Given that it take ~8min for light to travel from the Sun to Earth, it would take ~83 days for the radar waves from Earth to reach Tyche; 166 days for the return. I'd hate to be the one trying to make the position/rotation calculations required to detect the return signal.
Ignoring the changes in spatial location (and orientation) following 45% of a year to completion, that's a vast distance to cover for a wave that would be losing intensity (spreading out) through its journey, especially following the scattering effect that hitting a large planetary body would cause. The emitter would have to be capable of an extremely focused emission, and the detector would have to be extremely sensitive to the greatly diminished return signal. We do have some very sensitive receivers, but I'm unsure we have the technology to produce a sufficient emitter.

I'm not an astronomer, though, I'm certainly not well versed in current scope technologies (or even obsolete technologies). I could certainly be underestimating what we have available.

True, it wouldn't be easy, but I think it would be possible.
If I were to do it, I would encode each out-going pulse with a unique sequence of frequency shifts, so that you could send out multiple pulses at once, and yet still know which one(s) arrived back.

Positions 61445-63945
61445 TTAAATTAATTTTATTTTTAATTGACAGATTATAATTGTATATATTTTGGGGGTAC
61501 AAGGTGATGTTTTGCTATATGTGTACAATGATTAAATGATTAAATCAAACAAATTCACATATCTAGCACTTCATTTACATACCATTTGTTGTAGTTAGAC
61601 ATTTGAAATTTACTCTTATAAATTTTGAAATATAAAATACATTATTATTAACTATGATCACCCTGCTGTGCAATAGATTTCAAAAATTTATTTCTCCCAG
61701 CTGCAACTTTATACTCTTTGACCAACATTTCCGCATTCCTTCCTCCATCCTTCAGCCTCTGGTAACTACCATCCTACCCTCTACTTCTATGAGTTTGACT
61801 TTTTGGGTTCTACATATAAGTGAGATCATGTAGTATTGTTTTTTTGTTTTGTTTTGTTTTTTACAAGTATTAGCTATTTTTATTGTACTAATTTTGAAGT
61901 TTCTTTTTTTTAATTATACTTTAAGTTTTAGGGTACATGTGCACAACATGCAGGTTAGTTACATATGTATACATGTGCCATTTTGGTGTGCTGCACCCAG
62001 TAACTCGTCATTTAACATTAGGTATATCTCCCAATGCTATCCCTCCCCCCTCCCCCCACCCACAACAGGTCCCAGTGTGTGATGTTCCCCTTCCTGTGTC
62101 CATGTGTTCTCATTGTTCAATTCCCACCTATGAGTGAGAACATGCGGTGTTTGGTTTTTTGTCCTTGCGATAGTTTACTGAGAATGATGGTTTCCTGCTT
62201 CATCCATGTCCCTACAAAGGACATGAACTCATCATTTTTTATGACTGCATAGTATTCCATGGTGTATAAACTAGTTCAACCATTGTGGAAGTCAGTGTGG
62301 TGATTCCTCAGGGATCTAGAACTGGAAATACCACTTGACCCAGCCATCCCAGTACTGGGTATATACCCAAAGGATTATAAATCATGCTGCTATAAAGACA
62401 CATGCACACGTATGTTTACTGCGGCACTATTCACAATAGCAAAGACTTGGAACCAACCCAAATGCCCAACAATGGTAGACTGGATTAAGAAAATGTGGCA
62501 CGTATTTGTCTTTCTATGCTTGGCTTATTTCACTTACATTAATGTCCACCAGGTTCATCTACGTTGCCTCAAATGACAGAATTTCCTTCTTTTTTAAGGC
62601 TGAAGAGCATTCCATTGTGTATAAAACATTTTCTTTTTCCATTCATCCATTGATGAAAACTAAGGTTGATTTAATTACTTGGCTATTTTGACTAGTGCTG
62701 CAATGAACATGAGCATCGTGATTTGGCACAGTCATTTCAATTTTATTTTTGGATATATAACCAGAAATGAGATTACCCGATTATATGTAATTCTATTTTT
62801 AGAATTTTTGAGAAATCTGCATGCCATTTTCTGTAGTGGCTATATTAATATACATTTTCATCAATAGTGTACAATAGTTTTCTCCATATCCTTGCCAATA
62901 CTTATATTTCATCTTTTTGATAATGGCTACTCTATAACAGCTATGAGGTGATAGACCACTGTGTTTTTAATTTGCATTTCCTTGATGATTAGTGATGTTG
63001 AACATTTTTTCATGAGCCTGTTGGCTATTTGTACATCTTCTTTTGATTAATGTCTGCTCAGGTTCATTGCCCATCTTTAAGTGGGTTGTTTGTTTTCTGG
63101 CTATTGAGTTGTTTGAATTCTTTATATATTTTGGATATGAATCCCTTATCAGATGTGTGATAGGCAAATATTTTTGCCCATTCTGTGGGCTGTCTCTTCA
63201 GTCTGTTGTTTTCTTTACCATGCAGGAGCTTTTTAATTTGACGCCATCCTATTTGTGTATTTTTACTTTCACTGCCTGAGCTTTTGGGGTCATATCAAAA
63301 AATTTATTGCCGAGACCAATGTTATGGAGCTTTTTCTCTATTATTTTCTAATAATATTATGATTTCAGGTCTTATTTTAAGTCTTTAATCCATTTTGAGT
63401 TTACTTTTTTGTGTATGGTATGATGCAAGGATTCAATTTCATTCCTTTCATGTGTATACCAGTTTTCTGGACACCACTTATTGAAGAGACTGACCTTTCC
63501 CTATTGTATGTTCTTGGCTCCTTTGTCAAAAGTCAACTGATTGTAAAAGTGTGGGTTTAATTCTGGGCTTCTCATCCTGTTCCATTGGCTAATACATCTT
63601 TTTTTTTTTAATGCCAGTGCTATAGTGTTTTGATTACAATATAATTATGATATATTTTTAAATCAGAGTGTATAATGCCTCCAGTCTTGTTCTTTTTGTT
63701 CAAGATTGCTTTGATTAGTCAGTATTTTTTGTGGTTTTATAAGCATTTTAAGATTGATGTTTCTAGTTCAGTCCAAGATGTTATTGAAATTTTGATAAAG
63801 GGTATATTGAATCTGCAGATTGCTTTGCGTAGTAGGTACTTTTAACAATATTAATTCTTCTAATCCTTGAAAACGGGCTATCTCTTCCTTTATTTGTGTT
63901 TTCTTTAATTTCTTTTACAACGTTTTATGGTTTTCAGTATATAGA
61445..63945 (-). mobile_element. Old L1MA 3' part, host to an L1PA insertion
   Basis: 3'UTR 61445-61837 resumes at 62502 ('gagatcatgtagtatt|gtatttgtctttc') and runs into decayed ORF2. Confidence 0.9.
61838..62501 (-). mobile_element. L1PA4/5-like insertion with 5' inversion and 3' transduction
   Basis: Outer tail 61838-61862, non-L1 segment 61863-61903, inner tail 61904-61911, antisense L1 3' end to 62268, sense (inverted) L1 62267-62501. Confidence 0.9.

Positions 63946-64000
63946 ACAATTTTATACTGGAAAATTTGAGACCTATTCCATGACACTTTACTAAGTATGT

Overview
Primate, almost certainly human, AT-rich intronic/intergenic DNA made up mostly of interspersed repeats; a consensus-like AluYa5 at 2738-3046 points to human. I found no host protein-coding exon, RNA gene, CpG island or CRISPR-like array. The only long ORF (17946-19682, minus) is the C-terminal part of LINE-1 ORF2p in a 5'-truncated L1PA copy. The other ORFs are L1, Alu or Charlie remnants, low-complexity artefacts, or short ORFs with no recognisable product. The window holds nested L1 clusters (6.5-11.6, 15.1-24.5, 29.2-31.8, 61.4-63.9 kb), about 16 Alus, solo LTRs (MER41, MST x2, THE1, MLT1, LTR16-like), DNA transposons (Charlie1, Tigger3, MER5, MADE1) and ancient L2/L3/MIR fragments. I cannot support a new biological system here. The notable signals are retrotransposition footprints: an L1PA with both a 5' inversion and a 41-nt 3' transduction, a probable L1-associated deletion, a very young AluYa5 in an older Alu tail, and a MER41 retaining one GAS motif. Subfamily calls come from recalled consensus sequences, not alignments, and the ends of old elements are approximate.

It helps that space would be a near-ideal setting for such a system, no background clutter, no atmospheric effects, very little electronic noise bleeding over.
Even so, it would probably take quite a while, especially if the transmitter and/or receiver were very focused and had to be aimed at probable positions... There would be a LOT of sky to scan.
Related topics
Nasa discovers a tenth planet???
Nasa discovers a tenth planet???
The 10th planet
Water found on Saturn's moon
Which is your fave Planet
A new definition of a Planet
Pluto is no longer a planet
Pluto - After Effects
The Pluto Story - For people who sent PMs
Where did life originated?
New Planet Like Earth Found in Space?
How many planets are there in our solar system?
Studying a gaint planet
Free Solar System Widget!
Reply to topic    Frihost Forum Index -> Science -> The Universe

FRIHOST HOME | FAQ | TOS | ABOUT US | CONTACT US | SITE MAP
© 2005-2011 Frihost, forums powered by phpBB.